The two nations share a problem of corporate debt gone bad that is so large and so opaque that it is difficult to gauge how bad things are, notes Rahul Jacob.
Do China and India have anything in common besides being the only countries with a population in excess of 1 billion?
China may be several decades ahead economically, but on the evidence of the past few weeks, the two nations share a problem of corporate debt gone bad that is so large and so opaque that it is difficult to gauge how bad things are.
A new analysis on China calculates off-balance sheet credit commitments and commercial banks' unconsolidated debt to be almost 50 per cent larger than hitherto reported.
China is the most financially leveraged country in Asia with a debt-to-GDP (gross domestic product) ratio of about 340 per cent, not 285 per cent of GDP as earlier reported.
India's corporate indebtedness does not look as ugly - but for its steel and infrastructure sector, where arguably it looks even worse.
Late last month, Credit Suisse released the latest sequel to its scary "House of Debt" corporate horror show.
First done three years ago, this progress report on the health of the most indebted of India's corporate groups - ranging from the Adani Group to Jaypee to Videocon - found that in aggregate their debt is now seven times what it was eight years ago.
In fiscal 2015, debt continued to rise "even as some groups cut back on (capital expenditure) and looked to sell assets."
What's worse is that their ability to repay debt is declining rather than improving. This is partly the result of difficult economic conditions but often because they are selling their most viable businesses first: Deleveraging is having the opposite effect of what one might expect.
Many companies in the group have seen debt-to-EBITDA (earnings before interest, taxes, depreciation and amortization) ratios become even worse.
Credit Suisse cites Jaypee Group, which has sold cement businesses and hydro plants, but in doing so has pared assets that contributed 59 per cent of its earnings before interest and taxes in fiscal 2015.
Infrastructure companies in the grouping, CS reports, have seen their debt "outpace the rise in capex by… 120 to 195 per cent. Many of their projects now have 20 to 70 per cent cost overruns."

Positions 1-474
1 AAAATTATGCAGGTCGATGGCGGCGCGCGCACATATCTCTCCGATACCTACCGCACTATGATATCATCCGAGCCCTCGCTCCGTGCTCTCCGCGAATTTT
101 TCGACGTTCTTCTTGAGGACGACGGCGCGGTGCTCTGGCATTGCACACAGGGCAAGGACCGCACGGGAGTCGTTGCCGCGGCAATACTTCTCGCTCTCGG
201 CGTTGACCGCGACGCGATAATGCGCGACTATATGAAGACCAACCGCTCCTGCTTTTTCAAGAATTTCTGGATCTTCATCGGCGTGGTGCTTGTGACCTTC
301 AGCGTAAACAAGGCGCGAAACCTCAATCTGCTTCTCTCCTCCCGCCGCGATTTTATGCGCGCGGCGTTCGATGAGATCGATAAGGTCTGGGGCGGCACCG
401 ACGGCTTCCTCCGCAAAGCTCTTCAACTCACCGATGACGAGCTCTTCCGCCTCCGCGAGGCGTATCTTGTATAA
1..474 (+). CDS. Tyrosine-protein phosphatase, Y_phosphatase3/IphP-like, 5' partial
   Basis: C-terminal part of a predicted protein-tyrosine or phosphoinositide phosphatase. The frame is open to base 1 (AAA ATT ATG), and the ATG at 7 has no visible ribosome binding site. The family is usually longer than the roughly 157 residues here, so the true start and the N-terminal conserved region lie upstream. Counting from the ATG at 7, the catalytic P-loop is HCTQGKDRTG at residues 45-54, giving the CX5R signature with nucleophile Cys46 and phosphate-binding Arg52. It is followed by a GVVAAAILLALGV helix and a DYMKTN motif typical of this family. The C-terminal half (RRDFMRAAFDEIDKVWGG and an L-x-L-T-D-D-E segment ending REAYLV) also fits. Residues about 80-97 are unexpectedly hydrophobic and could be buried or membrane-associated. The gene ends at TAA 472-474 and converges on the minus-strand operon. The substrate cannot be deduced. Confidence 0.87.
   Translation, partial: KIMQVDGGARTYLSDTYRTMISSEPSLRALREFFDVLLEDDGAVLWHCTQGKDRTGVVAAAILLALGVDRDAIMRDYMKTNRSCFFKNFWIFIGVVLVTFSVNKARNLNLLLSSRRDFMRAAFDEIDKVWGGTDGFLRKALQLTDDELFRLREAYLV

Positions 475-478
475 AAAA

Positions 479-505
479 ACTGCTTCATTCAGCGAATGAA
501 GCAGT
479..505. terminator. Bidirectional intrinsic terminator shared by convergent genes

Looking out into the future, things are likely to get worse - much worse - before they get better as banks are put under pressure to classify more of these loans as non-performing.
Credit Suisse looked at auditors' reports of these companies and found that "total debt with these companies in default was at $53 billion of which $37 bn was reported to be in default for 0 to 90 days by the auditors.
While some of these accounts are (classified as) 'restructured' at the banks, most of them continue to be classified as 'standard.'
China's huge shadow financing system and poorer auditing standards make rectifying Indian banking's problems seem less intractable.
After poring over the third-quarter reporting data of 1,700 companies (excluding energy and financials), a financial analyst in Beijing reports that both profit and revenue growth have recently slowed sharply.
"The working capital position of listed corporates is now deteriorating at the fastest rate since 2012," he observes. The seven per cent drop in exports and 19 per cent plunge in imports in October show no signs of a pick-up.
The renowned China analyst Anne Stevenson-Yang reported recently on a conversation with an asset broker who is helping financial institutions offload their non-performing loans "without needing to acknowledge them."
He described a Ponzi scheme that poses as debt restructuring where brokers buy non-performing loans (NPLs) and sell off some of the collateral.
The collateral that can't be sold, often real estate in a country seemingly with more empty apartments than people, is then bundled as collateral for "new borrowers who need assets" to get loans from banks.
"There is a good market for these asset packages," the broker told Stevenson-Yang. "Many companies want to IPO but they don't have enough assets to qualify. We sell them some cheap NPLs."
Back in India, this week saw Adani Ports' shares hit a 52 week low after the company announced that it was acquiring a port in Tamil Nadu for Rs 2,000 crore (Rs 20 billion). Bond yields for India's large steel companies such as JSW Steel and Tata Steel have been surging. "The industry owes $43.8 bn of loans, an increasing amount of it close to delinquency," a report from Bloomberg noted.
Despite this grim backdrop, it is impressive that the most recent quarterly survey by Barclays of 650 asset managers found that while investors in emerging markets are worried about whether things could get worse in China, India is considered the most attractive emerging market by 38 per cent.
But, as the Financial Times observes, India's price-to-book multiple at 3.2 times is already well above the average of emerging markets of 1.4 times.
Those who criticise Prime Minister Narendra Modi's persistent globe-trotting are wrong to do so - even, to borrow a phrase from his party's mean-spirited playbook, anti-national.
President Xi JInping might have created much bigger waves recently in the US, UK and Singapore, but Mr Modi's foreign trips at least arguably help the economy. With such high corporate indebtedness in China and India, distracting foreign institutional investors from focusing on the glaring weaknesses of our respective economies buys time - in India's case, to restructure debt, to put in place effective regulators to price electricity right so our state electricity boards don't go bankrupt again, to create independently managed state-owned banks and even put in new laws on bankruptcy that make pursuing large corporate defaulters worthwhile.
The recurring question since 1991 is: Will the government have the discipline to do so?
If you believe the answer is yes, I know of a broker who would like to offload billions of NPLs.